Why, then, did the West persist? And persist it surely did – with months of declarations of unwavering support, with ever more risible packages of sanctions, with arsenals of last-generation military gear. Why did not a greater statesperson emerge, look three moves ahead and realise where this was all heading? Why did he not take Putin quietly by the elbow, smoke a cigar with him and hand over just enough territory to restore the peace and allow everyone to declare some sort of victory?

Did Big Gun bring out the big guns…?

The internet is full of conspiracies these days. When Klaus Schwab, Bill Gates and George Soros are not busy planning mass depopulation of the planet, it’s Taylor Swift and her devil cult rigging the Super Bowl so her (presumably Satanic) boyfriend’s team can win (they play in red! Coincidence? I think NOT).

According to the sages of this school, the powers that be knew full well Ukraine was a lost cause from day one. They nevertheless wanted to draw Putin into a messy conflict, stir up a heightened sense of threat and play on that in order to be able to fill the arsenals of Washington and Brussels with next-gen NATO weapons, all on the dime of the West’s generous taxpayers. They foresaw the fall of Avdiivka long before I or even Putin, but they frankly didn’t care, and will watch indifferently as every rick and croft east of the Dnieper gets burned. The shadowy cabal pulling the strings here is the military-industrial complex, and it’s all about the money.

…or is the truth even more depressing?

I don’t buy it. Don’t get me wrong: I’m not saying Honeywell, Raytheon, Lockheed Martin et al do not actively lobby to promote hawkish policies – this they have always done. Nikki Haley is just Dick Cheney in heels, and Dick Cheney was just Henry Kissinger with better glasses. But their influence is limited, their reach finite. They can tilt outcomes at the margins perhaps. They cannot, however, cause a Ukrainian flag to hang from every balcony from San Francisco to Helsinki. They cannot cause the West to lose its collective mind and throw all its political capital, hundreds of billions of dollars and its very economic hegemony into what is obviously a lost cause.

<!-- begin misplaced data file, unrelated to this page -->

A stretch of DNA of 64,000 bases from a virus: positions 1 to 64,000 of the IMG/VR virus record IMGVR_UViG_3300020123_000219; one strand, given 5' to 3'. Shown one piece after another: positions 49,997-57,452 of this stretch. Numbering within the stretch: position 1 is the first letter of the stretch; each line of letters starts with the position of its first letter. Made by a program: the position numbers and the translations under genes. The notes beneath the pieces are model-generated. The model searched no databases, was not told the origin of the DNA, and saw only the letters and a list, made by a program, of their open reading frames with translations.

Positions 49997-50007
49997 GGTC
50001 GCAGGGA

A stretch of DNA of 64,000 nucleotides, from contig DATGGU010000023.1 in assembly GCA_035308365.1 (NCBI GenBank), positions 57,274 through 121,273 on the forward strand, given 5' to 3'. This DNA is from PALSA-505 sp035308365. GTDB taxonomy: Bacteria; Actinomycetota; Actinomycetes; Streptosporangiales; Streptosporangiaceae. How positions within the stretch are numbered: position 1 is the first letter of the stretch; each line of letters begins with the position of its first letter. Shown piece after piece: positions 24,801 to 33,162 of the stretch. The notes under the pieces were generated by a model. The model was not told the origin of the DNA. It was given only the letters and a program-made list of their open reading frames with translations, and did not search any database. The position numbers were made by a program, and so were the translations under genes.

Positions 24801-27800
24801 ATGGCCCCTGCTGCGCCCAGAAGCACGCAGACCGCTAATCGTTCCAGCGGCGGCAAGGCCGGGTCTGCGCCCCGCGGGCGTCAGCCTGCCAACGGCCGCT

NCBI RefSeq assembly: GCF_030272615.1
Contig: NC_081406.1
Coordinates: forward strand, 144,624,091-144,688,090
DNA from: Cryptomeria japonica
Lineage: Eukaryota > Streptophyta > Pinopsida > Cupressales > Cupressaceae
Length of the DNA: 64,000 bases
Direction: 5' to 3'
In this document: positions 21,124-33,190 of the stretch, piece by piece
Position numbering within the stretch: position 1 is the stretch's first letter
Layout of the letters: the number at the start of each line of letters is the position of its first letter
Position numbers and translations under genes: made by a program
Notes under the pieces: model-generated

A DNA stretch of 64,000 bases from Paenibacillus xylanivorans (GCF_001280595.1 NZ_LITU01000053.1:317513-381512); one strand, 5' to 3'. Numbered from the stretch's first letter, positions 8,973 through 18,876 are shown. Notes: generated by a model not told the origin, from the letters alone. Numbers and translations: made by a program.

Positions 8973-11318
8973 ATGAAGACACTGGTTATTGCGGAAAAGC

My theory is what we have witnessed with the fall of Avdiivka is the collapse of something much more central to Western civilisation. It is the loss of political rationalism in Western decision-making. The West no longer has the ability to apply reason to its political calculations. The carefully groomed tradition of considering consequences and working backwards from there to determine the best future course of action is out of fashion. Instead, decisions are made on impulse – mad gambles steered by the public mood, by passions and by the moment.

Baby needs a new pair of shoes!

Of course, when the gamble goes bad, there is an emotional reaction. A sort of heart leaping into the mouth, as the gambler sees that he somehow did not make the flush on the river card, even though he ‘had had that feeling’. That is what we see in the news today: multiple reports of ‘shock‘ at the news from Ukraine, a sense of ‘gloom‘.

This is precisely the moment when you should cash in your remaining chips, take stock of the experience and review the path that led you to such bad decision-making. Sadly, for most gamblers, this is not what actually happens. They make excuses, double down, and continue with the bad decisions. The reason Avdiivka fell is because Congress did not hastily enough approve the additional funding. We must send more to Ukraine, we must press Putin harder. Perhaps another round of sanctions (this time targeting the lucrative Russian canine toothpaste market)?

In my heart, I want to believe we can regain our ability to apply political rationalism. But if I were a betting man, I’d cash in my chips and go buy a 500 litre rainwater filter.